Cookery courses and school holiday clubs are among a new range of services being developed by the King’s Lynn Foodbank, the group has revealed.
Officials from the charity, which is based at the British Red Cross centre on Austin Fields, say demand for their services is still continuing to rise.
And they hope the new initiatives, which were unveiled to representatives of church groups and other community organisations on Thursday, can support even more people in need.
Alan Bunn, area support manager for the British Red Cross in Norfolk, Suffolk and Cambridgeshire, said: “We’re working together to reach more vulnerable people.”
The Red Cross already refers people who use its services to the Foodbank where necessary and workers from its Older Persons Outreach Service are registered to issue food vouchers to those in need.
The two charities are now planning to begin a programme of cookery courses for service users in the new year.
They hope the initiative will raise awareness of the nutritional value of foods and encourage people to eat more healthily, despite their limited incomes.
Researchers have repeatedly argued in recent years that the comparatively high cost of healthy foods means people on low incomes are more likely to choose cheaper, but less nutritionally valuable alternatives.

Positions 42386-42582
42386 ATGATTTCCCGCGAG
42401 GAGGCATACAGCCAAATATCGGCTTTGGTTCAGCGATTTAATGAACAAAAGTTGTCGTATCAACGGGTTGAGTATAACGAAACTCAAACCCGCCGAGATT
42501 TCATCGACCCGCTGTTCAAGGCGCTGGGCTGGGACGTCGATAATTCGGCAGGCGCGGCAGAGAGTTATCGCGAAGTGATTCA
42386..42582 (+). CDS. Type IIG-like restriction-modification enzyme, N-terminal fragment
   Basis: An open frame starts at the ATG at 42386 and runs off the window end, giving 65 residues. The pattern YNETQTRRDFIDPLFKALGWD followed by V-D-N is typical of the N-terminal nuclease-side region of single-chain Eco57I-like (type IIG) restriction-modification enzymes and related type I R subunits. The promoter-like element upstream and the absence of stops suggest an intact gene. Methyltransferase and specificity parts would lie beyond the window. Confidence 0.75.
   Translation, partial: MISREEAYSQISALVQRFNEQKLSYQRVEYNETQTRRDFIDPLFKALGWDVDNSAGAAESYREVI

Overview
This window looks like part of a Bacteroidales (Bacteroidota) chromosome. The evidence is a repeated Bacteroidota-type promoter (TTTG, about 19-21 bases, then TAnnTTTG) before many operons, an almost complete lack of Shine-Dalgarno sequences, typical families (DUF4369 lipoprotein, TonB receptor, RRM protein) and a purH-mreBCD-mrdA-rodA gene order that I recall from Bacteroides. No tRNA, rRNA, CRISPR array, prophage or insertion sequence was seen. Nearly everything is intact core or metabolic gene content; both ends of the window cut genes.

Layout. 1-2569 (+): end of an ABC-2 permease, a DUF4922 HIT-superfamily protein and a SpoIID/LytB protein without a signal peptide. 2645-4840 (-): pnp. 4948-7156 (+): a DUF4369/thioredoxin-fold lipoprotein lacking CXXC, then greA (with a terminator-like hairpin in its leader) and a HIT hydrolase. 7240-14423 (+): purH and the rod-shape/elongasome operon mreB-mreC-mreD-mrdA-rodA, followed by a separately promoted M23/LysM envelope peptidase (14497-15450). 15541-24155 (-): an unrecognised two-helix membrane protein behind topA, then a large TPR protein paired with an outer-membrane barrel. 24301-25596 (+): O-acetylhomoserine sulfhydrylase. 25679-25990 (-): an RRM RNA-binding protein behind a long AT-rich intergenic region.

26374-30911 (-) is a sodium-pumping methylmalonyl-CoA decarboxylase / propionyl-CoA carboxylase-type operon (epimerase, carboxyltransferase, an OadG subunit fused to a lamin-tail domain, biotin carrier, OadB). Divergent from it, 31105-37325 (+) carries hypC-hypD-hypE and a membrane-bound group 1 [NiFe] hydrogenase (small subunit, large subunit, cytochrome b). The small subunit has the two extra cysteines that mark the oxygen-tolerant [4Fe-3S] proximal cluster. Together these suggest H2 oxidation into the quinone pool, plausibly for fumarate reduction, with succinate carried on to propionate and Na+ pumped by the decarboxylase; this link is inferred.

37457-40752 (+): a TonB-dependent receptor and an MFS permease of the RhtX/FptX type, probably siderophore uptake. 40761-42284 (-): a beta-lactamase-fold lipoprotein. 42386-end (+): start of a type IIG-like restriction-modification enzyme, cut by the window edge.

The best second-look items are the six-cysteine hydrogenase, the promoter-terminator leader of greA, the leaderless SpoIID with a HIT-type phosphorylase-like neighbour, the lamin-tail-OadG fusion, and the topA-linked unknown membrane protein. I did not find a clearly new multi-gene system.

But Mr Bunn said: “It’s about making sure they’re buying the right foods. Fruit and vegetables aren’t that expensive in real terms.
“It’s about helping them to understand how they can better spend what bit of money they do have.”
The groups have also developed a Fun and Food In School Holidays (FISH) programme to support children who receive free school meals in term time, but whose parents can struggle to cope during the holidays.
The Trussell Trust, the charity which leads the national network of Foodbanks, says it recorded a sharp rise in the number of emergency referrals during the summer holidays in 2014, compared to the preceding three months.
And, across Norfolk as a whole, around a third of more than 9,000 emergency food supplies were given to children.
A similar initiative was established in Norwich earlier this year. The first event of its kind in Lynn is set to take place later this month.
Although Foodbank use in Lynn remains high, officials fear the true scale of need in the town and surrounding areas could be far higher.
Community workers attending the partnership session were urged to continue to refer people in crisis to the Foodbank for support.
The Red Cross says many of the people it supports often face financial problems, including being able to buy enough food.